Several hours removed from the final Super Tuesday contest being called in Alaska for former Massachusetts Gov. Mitt Romney, the long, drawn-out, momentum-less Republican presidential primary campaign appears as protracted as ever.
Romney won six of the 10 contests, but only narrowly survived in Ohio with a 38 percent to 37 percent victory over former Sen. Rick Santorum (Pa.) — and the results of the Buckeye State campaign are shaping the political analysis of events. Romney could have delivered a symbolic knock-out blow to Santorum with a victory in the realm of 4 points or more. But the tight outcome there, combined with Santorum's wins in North Dakota, Oklahoma and Tennessee have revived the narrative — one somewhat quashed last week after Romney victories in Arizona and Michigan — that Romney can't close the deal and that at least one of his opponents is well-positioned for an upset.
But despite this latest round of speculation, the fundamentals of the 2012 Republican presidential primary, as they came into view following Romney's resounding Florida victory in January, have not changed. Romney remains the most likely candidate to garner the 1,144 delegates needed to clinch the nomination and the right to face President Barack Obama in the fall. His weaknesses are well-known and some remain as a concern for his prospects. He is not emotionally inspiring, is viewed suspiciously by many movement conservatives and self-described very conservative voters and he hasn't been able to translate big victories in key states (New Hampshire, Florida, Michigan) into momentum going forward, as have previous GOP frontrunners.
Yet his opponents have similar problems, all of which were on display on Super Tuesday and bode particularly ill for them going forward. Former Speaker Newt Gingrich killed in Georgia, the state he represented in Congress until the late 1990s, but it was his only victory since South Carolina. He finished behind Romney in Oklahoma and Tennessee on Tuesday. As for Gingrich's Georgia win, it should be treated as an afterthought, no more significant than Romney's win in Massachusetts, the state where he served as governor from 2002 to 2006.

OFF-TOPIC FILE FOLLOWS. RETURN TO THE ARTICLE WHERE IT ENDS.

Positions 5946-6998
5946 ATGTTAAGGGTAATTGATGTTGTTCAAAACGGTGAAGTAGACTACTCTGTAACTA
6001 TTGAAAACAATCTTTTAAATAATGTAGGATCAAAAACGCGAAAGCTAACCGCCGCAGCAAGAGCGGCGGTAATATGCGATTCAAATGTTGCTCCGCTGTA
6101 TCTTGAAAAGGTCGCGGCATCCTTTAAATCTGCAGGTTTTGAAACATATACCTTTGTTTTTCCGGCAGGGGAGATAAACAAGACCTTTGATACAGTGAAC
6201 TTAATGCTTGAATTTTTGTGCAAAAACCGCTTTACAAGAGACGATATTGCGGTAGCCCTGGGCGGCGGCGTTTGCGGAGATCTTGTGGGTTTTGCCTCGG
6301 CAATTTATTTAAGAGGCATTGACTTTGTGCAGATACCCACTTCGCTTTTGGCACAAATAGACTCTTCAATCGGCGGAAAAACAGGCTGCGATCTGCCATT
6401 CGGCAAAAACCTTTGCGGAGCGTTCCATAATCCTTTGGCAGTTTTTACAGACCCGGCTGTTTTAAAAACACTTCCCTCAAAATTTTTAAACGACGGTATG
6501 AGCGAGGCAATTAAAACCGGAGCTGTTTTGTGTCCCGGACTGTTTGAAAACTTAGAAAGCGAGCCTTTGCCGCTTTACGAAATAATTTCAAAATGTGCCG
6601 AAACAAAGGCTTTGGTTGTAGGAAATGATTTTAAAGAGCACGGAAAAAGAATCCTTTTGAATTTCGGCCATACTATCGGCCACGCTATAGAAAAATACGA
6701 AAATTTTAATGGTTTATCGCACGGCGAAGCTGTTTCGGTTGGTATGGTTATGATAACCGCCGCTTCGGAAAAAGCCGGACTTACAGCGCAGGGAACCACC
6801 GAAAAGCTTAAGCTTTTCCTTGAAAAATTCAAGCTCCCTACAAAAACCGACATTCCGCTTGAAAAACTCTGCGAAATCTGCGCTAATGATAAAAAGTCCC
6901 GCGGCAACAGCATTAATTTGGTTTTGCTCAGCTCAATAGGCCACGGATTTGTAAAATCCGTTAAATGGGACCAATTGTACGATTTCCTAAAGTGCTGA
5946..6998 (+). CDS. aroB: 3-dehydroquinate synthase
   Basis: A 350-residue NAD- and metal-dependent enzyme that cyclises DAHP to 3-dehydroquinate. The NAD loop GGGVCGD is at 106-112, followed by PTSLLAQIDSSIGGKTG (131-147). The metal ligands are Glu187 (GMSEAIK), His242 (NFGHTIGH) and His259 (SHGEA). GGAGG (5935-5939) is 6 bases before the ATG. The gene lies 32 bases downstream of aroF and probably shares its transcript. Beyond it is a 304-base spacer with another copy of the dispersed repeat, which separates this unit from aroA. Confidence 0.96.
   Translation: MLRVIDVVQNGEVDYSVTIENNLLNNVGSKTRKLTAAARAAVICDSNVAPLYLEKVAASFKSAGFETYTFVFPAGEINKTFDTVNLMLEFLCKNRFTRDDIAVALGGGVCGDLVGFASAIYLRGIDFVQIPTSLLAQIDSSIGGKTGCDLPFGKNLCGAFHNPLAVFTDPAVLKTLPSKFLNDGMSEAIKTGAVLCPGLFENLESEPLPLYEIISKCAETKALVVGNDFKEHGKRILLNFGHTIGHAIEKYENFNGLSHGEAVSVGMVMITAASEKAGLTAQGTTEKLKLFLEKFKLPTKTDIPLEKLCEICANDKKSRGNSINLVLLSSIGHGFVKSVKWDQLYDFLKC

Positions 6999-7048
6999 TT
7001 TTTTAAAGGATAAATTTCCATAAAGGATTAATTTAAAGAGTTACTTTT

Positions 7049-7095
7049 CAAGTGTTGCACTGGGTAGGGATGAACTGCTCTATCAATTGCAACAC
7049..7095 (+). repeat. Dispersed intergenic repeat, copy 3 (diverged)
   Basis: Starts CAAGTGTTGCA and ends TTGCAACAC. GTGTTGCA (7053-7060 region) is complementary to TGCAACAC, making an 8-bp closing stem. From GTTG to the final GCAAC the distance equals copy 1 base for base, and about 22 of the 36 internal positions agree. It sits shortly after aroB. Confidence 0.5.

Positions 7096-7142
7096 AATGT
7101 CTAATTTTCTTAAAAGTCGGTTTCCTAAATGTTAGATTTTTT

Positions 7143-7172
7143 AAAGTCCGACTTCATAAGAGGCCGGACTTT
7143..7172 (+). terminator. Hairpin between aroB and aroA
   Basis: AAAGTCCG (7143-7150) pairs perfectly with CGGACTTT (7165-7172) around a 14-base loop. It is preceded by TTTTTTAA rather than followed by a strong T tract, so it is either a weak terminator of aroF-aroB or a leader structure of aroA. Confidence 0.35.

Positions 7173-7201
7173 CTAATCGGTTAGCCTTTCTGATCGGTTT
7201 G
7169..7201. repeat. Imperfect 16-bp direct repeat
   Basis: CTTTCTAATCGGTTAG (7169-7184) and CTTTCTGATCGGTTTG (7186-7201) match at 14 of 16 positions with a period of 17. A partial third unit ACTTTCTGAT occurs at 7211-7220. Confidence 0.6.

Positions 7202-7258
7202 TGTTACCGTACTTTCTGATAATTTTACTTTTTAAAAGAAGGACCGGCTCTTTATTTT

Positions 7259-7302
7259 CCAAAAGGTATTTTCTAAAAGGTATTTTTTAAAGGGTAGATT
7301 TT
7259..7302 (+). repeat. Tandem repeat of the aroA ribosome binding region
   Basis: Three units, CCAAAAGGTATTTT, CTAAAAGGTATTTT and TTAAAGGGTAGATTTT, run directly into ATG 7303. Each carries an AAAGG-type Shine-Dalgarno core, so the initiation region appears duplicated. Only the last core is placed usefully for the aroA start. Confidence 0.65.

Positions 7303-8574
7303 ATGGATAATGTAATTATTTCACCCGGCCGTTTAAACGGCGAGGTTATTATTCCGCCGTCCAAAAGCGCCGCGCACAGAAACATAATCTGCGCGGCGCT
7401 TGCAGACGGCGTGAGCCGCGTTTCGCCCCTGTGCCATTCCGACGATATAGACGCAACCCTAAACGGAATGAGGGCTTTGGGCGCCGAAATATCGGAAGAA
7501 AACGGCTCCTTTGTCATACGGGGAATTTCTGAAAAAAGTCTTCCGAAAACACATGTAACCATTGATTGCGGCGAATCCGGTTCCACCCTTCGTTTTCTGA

Santorum's near miss in Ohio last night, as impressive as it was for a guy with a shoestring campaign and no infrastructure or organization, speaks exactly to the former Senator's glaring weakness. Despite previous unexpected victories, first in Iowa and then in Colorado, Minnesota and Missouri, he has not built a national presidential campaign organization capable of pivoting to the general election and taking on the Obama machine, much less holding on to the double-digit lead in the polls in Ohio against "weak" Romney that he acquired coming out of his Feb. 7 trifecta.
Santorum understandably loves to talk up his underdog effort against Romney. He has gained traction with his claim that Romney's victories are hollow — the result of having more money and a deeper organization — and that the governor would lose in a fair fight. But politics isn't fair, and winning the presidency requires raising lots of money and building a sophisticated campaign organization. This argument, while appealing to some Republicans unhappy with Romney, will not work with voters in the general election, and Santorum's talent for connecting emotionally with some of the key voting blocs that will be targeted in the fall won't matter if he doesn't have the money and organization to get his message out. Now is the time to build that foundation, and Santorum has yet to demonstrate progress on this side of the ledger.
As Republican strategists Ed Rollins and Steve Schmidt told me for a story published Feb. 27, good candidates alone do not win presidential campaigns. It also takes an effective campaign organization that can run a national race.